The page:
TERESA J. ROQUETTE, Employee/Appellant, v. KNUTE NELSON MEMORIAL HOME, SELF-INSURED/BERKLEY RISK SERVS., Employer-Insurer.
WORKERS= COMPENSATION COURT OF APPEALS
DECEMBER 20, 2001
CAUSATION - SUBSTANTIAL EVIDENCE; EVIDENCE - RES JUDICATA. Under the particular circumstances of this case, res judicata did not bar the compensation judge=s denial of temporary partial disability benefits after October 18, 2000, despite a prior compensation judge=s award of benefits prior thereto, and despite the fact that the employee=s condition has arguably not changed in the interim.
Affirmed in part and vacated in part.
Determined by Wilson, J., Rykken, J., and Wheeler, C.J.
Compensation Judge: William R. Johnson
DEBRA A. WILSON, Judge
The employee appeals from the compensation judge=s denial of temporary partial disability benefits. We affirm in part and vacate in part.
The employee initially underwent thoracic outlet syndrome surgery in 1983, well prior to beginning work as a housekeeping aide for Knute Nelson Memorial Home [the employer] in 1992. At some point after starting that job, she developed left arm/shoulder pain and swelling, and in early 1996 she underwent a second thoracic outlet surgery, performed by Dr. J. Ernesto Molina. Following this procedure, the employee continued to receive extensive treatment for numerous complaints, including shoulder and neck pain and swelling.
This matter originally came on for hearing on March 27, 1997, before Compensation Judge Cheryl LeClair-Sommer, to resolve the employee=s claim for various benefits resulting from a Gillette-type injury allegedly occurring on about December 29, 1995. In a decision issued on May 12, 1997, Judge LeClair-Sommer determined in relevant part that the employee had sustained a work injury in the nature of an aggravation of her pre-existing thoracic outlet syndrome Aand, as a result of the aggravation . . . swelling of the left shoulder.@ The judge also determined that the employee had reached maximum medical improvement [MMI] from the aggravation on December 10, 1996, and from the consequential shoulder swelling on March 26, 1997. The employer and its insurer were ordered to pay medical expense benefits and wage loss benefits for various periods through the date of hearing. Neither party appealed from this decision.
Following Judge LeClair-Sommer=s decision, the employee obtained part-time work selling pull tabs, consistent with the recommended restrictions of one of her treating physicians. The employee continued to receive ongoing treatment and tests, from a variety of providers, for numerous and seemingly unrelated complaints. From the beginning, suggested diagnoses have varied.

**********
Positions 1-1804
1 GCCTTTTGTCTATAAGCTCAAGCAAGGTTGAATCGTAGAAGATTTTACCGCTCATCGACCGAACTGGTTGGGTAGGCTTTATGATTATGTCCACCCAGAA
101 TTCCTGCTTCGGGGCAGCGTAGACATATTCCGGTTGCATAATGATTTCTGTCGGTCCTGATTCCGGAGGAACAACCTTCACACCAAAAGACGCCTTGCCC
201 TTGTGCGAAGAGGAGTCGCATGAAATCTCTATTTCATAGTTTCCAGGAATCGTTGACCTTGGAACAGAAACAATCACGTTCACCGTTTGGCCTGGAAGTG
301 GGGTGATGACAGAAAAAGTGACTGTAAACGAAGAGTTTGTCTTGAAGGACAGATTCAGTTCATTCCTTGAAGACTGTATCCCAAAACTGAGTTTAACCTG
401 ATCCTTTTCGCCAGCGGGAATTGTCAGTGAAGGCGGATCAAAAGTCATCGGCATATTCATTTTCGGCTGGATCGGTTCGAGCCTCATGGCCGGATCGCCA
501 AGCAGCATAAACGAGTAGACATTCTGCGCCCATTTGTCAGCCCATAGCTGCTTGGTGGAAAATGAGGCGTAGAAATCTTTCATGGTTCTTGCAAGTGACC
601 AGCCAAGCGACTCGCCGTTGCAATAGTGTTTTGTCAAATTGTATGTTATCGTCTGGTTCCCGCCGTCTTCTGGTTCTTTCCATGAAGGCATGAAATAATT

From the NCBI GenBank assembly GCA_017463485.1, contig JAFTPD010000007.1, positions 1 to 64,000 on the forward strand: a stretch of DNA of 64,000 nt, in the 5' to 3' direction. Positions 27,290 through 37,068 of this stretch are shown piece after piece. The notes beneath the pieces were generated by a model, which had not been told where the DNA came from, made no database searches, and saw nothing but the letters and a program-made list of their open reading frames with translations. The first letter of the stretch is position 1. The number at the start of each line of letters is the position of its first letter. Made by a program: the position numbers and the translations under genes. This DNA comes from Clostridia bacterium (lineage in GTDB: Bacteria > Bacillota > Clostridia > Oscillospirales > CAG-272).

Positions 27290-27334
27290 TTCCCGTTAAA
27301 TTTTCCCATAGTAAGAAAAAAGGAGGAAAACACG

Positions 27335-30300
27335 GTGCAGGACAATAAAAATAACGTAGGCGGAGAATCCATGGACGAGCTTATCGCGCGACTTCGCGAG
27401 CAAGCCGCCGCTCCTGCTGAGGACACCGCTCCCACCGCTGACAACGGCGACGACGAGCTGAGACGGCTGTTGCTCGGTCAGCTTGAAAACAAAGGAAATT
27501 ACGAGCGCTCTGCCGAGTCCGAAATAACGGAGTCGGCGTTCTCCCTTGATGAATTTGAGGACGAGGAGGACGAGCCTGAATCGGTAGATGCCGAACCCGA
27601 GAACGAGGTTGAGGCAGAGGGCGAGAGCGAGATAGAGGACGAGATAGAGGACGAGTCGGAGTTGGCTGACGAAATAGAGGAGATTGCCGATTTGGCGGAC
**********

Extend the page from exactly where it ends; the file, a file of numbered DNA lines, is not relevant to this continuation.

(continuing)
On July 25, 2000, the matter came on for hearing again, this time before Judge Bernard Dinner, to determine the employee=s entitlement to benefits for permanent partial disability, treatment expenses incurred following the hearing before Judge LeClair-Sommer, and payment for durable medical equipment. In his decision issued on October 10, 2000, Judge Dinner denied all of the employee=s claims, largely on medical causation grounds, relying on the opinion of Dr. Molina to conclude that the employee had fully recovered from her thoracic outlet syndrome surgery, and had been able to work full time with respect to that condition, as of May 1, 1996. Judge Dinner also concluded that a number of the employee=s symptoms, including her chronic neck pain, were not causally related to her work injury.
The employee appealed from Judge Dinner=s decision to this court. In our decision, issued on March 15, 2001, we affirmed Judge Dinner=s denial of benefits for permanent partial disability, for the requested medical equipment, and for treatment expenses for the care rendered after the hearing before Judge LeClair-Sommer. We did, however, vacate a portion of Judge Dinner=s decision to the extent that it could be read to be inconsistent with Judge LeClair-Sommer=s MMI decisions and her award of benefits through March 27, 1997, the date of the hearing before her. Neither party appealed from our decision to the Minnesota Supreme Court.